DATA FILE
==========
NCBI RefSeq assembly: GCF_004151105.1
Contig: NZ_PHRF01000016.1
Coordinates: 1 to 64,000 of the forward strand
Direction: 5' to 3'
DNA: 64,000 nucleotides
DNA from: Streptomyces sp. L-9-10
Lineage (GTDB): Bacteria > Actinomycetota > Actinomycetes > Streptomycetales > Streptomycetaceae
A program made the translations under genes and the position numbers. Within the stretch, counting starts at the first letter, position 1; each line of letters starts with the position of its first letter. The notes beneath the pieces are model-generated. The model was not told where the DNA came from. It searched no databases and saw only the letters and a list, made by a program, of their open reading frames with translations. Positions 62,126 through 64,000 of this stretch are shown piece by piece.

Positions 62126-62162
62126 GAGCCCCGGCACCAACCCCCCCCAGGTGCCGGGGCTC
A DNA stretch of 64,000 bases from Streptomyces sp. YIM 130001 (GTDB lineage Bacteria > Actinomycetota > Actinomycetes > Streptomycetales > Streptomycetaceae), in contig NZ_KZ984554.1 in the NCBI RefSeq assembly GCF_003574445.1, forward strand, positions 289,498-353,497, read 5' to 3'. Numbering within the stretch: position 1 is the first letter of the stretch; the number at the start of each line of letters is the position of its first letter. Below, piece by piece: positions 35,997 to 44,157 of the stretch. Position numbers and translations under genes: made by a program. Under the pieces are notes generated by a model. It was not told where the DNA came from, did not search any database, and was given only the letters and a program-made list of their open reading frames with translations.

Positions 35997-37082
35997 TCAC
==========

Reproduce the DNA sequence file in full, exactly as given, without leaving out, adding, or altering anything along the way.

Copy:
NCBI RefSeq assembly: GCF_004151105.1
Contig: NZ_PHRF01000016.1
Coordinates: 1 to 64,000 of the forward strand
Direction: 5' to 3'
DNA: 64,000 nucleotides
DNA from: Streptomyces sp. L-9-10
Lineage (GTDB): Bacteria > Actinomycetota > Actinomycetes > Streptomycetales > Streptomycetaceae
A program made the translations under genes and the position numbers. Within the stretch, counting starts at the first letter, position 1; each line of letters starts with the position of its first letter. The notes beneath the pieces are model-generated. The model was not told where the DNA came from. It searched no databases and saw only the letters and a list, made by a program, of their open reading frames with translations. Positions 62,126 through 64,000 of this stretch are shown piece by piece.

Positions 62126-62162
62126 GAGCCCCGGCACCAACCCCCCCCAGGTGCCGGGGCTC
A DNA stretch of 64,000 bases from Streptomyces sp. YIM 130001 (GTDB lineage Bacteria > Actinomycetota > Actinomycetes > Streptomycetales > Streptomycetaceae), in contig NZ_KZ984554.1 in the NCBI RefSeq assembly GCF_003574445.1, forward strand, positions 289,498-353,497, read 5' to 3'. Numbering within the stretch: position 1 is the first letter of the stretch; the number at the start of each line of letters is the position of its first letter. Below, piece by piece: positions 35,997 to 44,157 of the stretch. Position numbers and translations under genes: made by a program. Under the pieces are notes generated by a model. It was not told where the DNA came from, did not search any database, and was given only the letters and a program-made list of their open reading frames with translations.

Positions 35997-37082
35997 TCAC